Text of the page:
France seeks to expand its whisky market share
France, which has 42 distilleries creating at least one whisky, is setting its sights on expanding and reaching the global market.
We know this well. Scotland is the home of whisky, with over 1280 million bottles of Scotch whisky exported each year. And Europe, accounts for 30% of it. Even though France has a lower production, they are working their way towards taking their share of the market.
According to the Scotch Whisky Association (SWA), over 1.3 billion bottles of Scotch leave Scotland each year. France, on the other hand, would hardly reach such a figure. But this is not a reason to stop French whisky producers in their tracks, on the contrary.
According to Nicolas Le Brun, the official programmer of Whisky Live in Paris “The future is bright.”
“French whisky is still relatively young in its history. It appeared in the early 1980s so this is the real beginning,” Le Brun says in a South China Morning Post article. “But knowing that, with our experience in distillation, our culture of consumption and again the culture of producing drinks like Armagnac, Cognac and Calvados, there’s a good chance that in the next few years France will gain its niche“.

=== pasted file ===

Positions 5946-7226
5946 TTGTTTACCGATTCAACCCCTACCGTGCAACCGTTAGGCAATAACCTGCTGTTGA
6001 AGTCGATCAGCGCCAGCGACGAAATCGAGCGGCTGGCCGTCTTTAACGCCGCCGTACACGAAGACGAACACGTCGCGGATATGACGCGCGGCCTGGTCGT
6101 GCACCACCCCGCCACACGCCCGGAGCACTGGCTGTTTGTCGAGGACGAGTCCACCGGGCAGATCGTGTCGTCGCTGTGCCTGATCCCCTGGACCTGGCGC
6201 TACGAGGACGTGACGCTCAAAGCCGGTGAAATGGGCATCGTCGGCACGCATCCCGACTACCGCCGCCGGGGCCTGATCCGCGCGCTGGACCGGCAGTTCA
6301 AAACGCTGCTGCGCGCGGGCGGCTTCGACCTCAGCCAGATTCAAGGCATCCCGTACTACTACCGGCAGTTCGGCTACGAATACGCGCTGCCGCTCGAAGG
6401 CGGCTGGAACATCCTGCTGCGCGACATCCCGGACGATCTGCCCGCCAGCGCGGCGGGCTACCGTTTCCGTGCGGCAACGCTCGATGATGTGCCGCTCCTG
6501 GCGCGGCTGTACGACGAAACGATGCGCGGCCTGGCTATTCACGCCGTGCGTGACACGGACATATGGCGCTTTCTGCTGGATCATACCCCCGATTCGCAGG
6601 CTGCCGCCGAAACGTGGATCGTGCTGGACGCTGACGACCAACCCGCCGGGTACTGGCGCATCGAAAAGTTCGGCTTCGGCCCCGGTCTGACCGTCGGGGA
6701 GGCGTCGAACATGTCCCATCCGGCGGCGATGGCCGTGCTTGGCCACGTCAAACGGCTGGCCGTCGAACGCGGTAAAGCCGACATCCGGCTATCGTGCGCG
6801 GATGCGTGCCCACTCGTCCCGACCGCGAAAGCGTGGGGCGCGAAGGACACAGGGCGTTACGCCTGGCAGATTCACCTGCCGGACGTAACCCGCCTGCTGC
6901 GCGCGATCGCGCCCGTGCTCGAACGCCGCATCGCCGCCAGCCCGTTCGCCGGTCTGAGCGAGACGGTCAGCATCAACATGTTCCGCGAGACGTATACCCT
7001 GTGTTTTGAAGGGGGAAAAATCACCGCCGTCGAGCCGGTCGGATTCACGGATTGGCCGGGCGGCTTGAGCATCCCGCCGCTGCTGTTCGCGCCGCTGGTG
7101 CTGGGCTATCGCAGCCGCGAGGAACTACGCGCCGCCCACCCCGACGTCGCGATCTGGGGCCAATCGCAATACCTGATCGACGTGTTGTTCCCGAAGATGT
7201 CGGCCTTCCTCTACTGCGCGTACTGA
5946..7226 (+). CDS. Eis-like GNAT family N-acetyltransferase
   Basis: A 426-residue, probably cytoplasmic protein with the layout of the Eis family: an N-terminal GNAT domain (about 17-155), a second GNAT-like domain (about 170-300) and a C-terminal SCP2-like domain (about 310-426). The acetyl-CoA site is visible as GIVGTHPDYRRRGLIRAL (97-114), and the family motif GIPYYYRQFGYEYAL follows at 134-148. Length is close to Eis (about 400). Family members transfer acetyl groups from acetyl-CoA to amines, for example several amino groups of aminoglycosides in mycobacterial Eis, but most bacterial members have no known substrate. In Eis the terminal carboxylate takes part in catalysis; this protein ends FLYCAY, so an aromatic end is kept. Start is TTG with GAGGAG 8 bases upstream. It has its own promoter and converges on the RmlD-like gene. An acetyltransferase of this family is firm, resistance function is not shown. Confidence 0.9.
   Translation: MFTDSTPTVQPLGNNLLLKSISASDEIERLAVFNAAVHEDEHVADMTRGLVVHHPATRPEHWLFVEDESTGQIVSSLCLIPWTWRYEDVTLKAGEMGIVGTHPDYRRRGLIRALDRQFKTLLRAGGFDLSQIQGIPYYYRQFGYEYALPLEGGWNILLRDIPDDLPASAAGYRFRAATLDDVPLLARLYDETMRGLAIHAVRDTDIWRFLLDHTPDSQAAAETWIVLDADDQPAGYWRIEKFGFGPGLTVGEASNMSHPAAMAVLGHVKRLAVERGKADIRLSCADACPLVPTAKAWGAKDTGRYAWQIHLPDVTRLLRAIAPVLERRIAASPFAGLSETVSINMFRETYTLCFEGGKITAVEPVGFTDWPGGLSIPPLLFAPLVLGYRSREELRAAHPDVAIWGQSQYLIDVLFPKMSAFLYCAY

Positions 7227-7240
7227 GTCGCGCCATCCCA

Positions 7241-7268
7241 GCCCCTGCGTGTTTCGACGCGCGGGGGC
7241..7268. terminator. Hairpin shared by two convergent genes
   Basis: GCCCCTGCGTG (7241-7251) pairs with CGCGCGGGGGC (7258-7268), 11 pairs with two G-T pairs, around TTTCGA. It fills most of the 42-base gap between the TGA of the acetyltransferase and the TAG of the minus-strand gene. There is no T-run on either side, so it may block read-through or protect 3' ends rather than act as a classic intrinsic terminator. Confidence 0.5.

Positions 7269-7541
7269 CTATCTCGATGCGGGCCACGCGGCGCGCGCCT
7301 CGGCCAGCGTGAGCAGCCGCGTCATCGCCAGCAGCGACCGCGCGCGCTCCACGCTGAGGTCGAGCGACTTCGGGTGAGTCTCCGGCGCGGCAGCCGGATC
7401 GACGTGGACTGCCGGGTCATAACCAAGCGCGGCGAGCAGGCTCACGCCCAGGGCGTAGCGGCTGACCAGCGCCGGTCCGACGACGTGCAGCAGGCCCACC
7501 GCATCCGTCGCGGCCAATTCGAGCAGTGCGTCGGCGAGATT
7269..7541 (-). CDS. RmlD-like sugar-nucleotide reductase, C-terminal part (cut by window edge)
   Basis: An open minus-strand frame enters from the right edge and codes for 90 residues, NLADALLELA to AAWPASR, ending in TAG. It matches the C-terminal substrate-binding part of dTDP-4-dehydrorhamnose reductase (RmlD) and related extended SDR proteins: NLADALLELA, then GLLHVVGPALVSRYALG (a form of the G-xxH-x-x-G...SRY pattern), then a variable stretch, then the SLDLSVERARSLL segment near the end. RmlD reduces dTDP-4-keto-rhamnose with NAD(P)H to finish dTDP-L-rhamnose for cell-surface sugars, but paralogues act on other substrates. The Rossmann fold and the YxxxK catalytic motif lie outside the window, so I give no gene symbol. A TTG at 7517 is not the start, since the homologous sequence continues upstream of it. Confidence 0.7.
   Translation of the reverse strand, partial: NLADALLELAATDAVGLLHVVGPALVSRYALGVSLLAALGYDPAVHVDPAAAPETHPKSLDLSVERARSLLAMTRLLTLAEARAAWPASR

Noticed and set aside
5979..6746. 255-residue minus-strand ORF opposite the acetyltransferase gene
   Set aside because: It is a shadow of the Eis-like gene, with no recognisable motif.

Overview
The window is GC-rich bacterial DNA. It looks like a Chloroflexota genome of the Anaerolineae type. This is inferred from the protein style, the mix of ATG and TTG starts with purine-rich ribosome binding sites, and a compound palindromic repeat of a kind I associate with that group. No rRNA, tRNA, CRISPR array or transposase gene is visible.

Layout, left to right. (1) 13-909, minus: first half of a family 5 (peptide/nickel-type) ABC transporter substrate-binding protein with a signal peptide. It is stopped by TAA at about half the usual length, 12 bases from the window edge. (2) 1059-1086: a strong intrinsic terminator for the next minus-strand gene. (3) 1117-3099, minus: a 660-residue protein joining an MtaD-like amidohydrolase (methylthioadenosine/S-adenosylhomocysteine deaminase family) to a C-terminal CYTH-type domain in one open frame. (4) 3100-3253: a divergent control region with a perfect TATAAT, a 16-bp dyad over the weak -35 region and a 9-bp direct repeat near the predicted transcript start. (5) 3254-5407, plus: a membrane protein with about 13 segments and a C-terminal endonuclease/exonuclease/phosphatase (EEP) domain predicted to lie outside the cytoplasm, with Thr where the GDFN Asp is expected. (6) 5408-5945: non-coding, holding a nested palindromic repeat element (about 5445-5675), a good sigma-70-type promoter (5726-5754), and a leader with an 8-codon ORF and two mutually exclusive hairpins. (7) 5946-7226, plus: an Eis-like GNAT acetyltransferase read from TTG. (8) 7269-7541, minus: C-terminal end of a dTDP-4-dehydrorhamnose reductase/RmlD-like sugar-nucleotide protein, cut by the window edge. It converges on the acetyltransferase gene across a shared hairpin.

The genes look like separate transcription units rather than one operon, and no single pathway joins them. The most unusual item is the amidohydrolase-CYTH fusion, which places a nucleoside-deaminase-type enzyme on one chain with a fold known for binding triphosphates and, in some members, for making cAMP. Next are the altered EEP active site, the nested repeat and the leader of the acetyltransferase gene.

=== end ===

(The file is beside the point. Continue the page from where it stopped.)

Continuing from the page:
The advantages of French whisky
One of the advantages for the production of whisky in France is the country’s cereal cultivation. In fact, it is the largest producer of cereals in Europe and the largest consumer of whisky in Europe. Young producers have the advantage in terms of gluten-free and organic culture, such as the Domaine des Hautes Glaces distillery.
In addition, France, thanks to its wine culture, has many barrels to its credit. This makes it possible to have a large batch to age the whisky, and to provide special and unique aromas.
Other producers such as Bellevoye are known for their French cereals. Bellevoye whiskey is characterized by being a French whiskey with French grain and its own malted barley. The idea of Alexandre Sirech, co-founder of Bellevoye, led them to beat Scottish and Japanese rivals in the peat whisky category during the Brussels Whisky Festival in 2018.
By 2020, they are expected to open some 12 distilleries in France, according to the French Whisky Federation (FWF).
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